Things really started rocking at the Molding Co. in November, as the Missouri rotational molding factory cranked up the largest rock 'n' roll machine built by Ferry Industries Inc. - and one of the largest at any custom rotomolder.
Now the rotomolder is seeking more work so it can rock around the clock.
Also called a rocking oven machine, the rockin' press pivots at the center and swings 45 degrees in both directions, oven, molds and all. Traditional carousel rotomolders mount the mold on arms that cycle through a fixed oven. But to make very long, cylindrical shapes - think the kayak - the rock 'n' roll style is preferred. Making that shape of parts with a fixed oven would require a huge oven, and lots of wasted space.
Most kayaks are made at dedicated kayak factories, so it's unusual for a custom molder like Molding Co. to get into rock 'n' roll molding. But the big Ferry press can make industrial parts, things a lot bigger and heavier than a kayak, said President Carl Dobrzeniecki, who adds: ``We're 100 percent custom.''
The Rotospeed rocking oven machine can make parts measuring as large as 24 feet by 10 feet. It's robust enough to carry 9,000 pounds of combined mold and part weight.
Molding Co. bought the machine to make parts measuring 23 feet long, 4 feet and 8 feet wide. ``We have a contract with a large customer that we're making that sized part,'' Dobrzeniecki said. He declined to say what the part is, or to identify the customer.
The company in Farmington, Mo., also plans to make a very large sliding board for a major, undisclosed playground manufacturer, he said.
Those jobs will keep the hulking machine running about 12 hours a day, or 50 percent of a 24-hour day. So officials are looking for more work.
``This allows us to open up new markets,'' said Barney Grosberg, vice president of sales and marketing. ``It's very unusual for a custom rotational molder to have a machine this size. It's a unique piece of machinery that opens up our industry for having people look to rotomolding for making large technical parts.''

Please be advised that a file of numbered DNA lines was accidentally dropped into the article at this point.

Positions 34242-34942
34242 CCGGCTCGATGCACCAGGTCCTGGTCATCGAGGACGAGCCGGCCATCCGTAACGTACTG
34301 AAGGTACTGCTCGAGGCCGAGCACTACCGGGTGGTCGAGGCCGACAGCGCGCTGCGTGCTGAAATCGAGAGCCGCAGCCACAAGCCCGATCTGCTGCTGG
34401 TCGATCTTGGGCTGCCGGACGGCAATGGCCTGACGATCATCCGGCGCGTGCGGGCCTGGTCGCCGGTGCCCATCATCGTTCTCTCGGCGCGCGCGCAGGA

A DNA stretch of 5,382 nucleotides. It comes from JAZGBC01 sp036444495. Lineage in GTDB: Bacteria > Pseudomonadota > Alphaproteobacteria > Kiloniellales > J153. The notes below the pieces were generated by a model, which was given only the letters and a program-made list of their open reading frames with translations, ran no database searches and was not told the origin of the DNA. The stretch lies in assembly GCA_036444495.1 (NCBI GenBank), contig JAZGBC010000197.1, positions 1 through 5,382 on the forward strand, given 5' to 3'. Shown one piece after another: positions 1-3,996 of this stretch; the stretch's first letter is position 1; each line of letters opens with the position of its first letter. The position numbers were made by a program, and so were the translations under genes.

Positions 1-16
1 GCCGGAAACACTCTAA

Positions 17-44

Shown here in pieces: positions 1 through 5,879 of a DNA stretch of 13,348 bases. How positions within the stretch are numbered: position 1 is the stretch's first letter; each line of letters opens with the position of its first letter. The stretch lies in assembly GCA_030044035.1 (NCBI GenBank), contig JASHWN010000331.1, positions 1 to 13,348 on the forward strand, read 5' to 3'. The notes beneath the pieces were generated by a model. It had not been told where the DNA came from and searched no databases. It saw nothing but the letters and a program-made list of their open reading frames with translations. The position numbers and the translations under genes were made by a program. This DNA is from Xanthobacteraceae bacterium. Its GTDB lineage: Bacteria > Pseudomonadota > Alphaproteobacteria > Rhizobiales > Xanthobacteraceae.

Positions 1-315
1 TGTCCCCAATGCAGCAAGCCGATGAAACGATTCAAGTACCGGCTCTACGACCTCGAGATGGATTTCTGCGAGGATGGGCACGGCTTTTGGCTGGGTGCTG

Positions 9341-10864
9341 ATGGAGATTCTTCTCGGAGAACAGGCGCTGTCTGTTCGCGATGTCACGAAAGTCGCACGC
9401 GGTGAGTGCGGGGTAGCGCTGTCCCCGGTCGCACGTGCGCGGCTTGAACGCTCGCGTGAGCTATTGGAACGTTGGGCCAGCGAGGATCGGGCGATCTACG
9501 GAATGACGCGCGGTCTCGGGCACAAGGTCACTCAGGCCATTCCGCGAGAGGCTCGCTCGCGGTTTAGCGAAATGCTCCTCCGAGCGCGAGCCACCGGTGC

Want more enthusiasm? Just ask Dobrzeniecki about ``the pit.'' (No, not the mosh pit.) To fit the big machine into the plant in Farmington, Mo., the company had to bring in heavy equipment and dig a pit 18 feet deep by 13 feet wide. He said crews started to hit rocks at about 5 feet. ``There was a lot of chiseling going on,'' he said.
Ferry President Harry Covington said the large Rotospeed sets the Molding Co. apart. ``Whereas most rock 'n' roll machines are designed for long length, small diameters and moderate weights, this machine was specifically designed for large-diameter, heavy technical parts,'' he said. Ferry is based in Stow, Ohio.
The three-station machine has an oven, a loading station and an unloading station. Operators stand on a platform about 5 feet above the floor. The mold swings back and forth with the oven, while the mold turns.
Dobrzeniecki said the rock 'n' roll machine is a sophisticated piece of equipment. ``All those different motions on this machine are computer controlled,'' he said. ``You can stop any of the variables at this machine, at any time, and also control speeds. Every motion is adjustable.''
The operator can freeze the swinging motion at any point and keep rotating the molds, to build up thicker walls in strategic areas of the part. Different colors can be added during the operation.
``The amount of control gives us huge flexibility as far as the type of parts and the uniqueness of parts we can put in there,'' Dobrzeniecki said.
The rock 'n' roll machine is the eighth Ferry press for the Molding Co. The other seven are carousel machines.
Dobrzenieki, a former vice president of operations at Iron Mountain Forge, the commercial playground equipment maker in Farmington, started the Molding Co. in 1998. The business started with one machine in a corner of a 70,000-square-foot building, but grew to occupy the entire space.
In 2001, the company bought another small rotomolder, Absolute Products Inc. in Broomfield, Colo. Hit by the recession, officials decided to fold Absolute into its headquarters in Farmington.
Last year, the company moved into a larger, 85,000-square-foot building in town.
The Molding Co. ranked 55th in Plastics News' ranking of rotomolders, with $5.3 million in sales, and about 75 employees.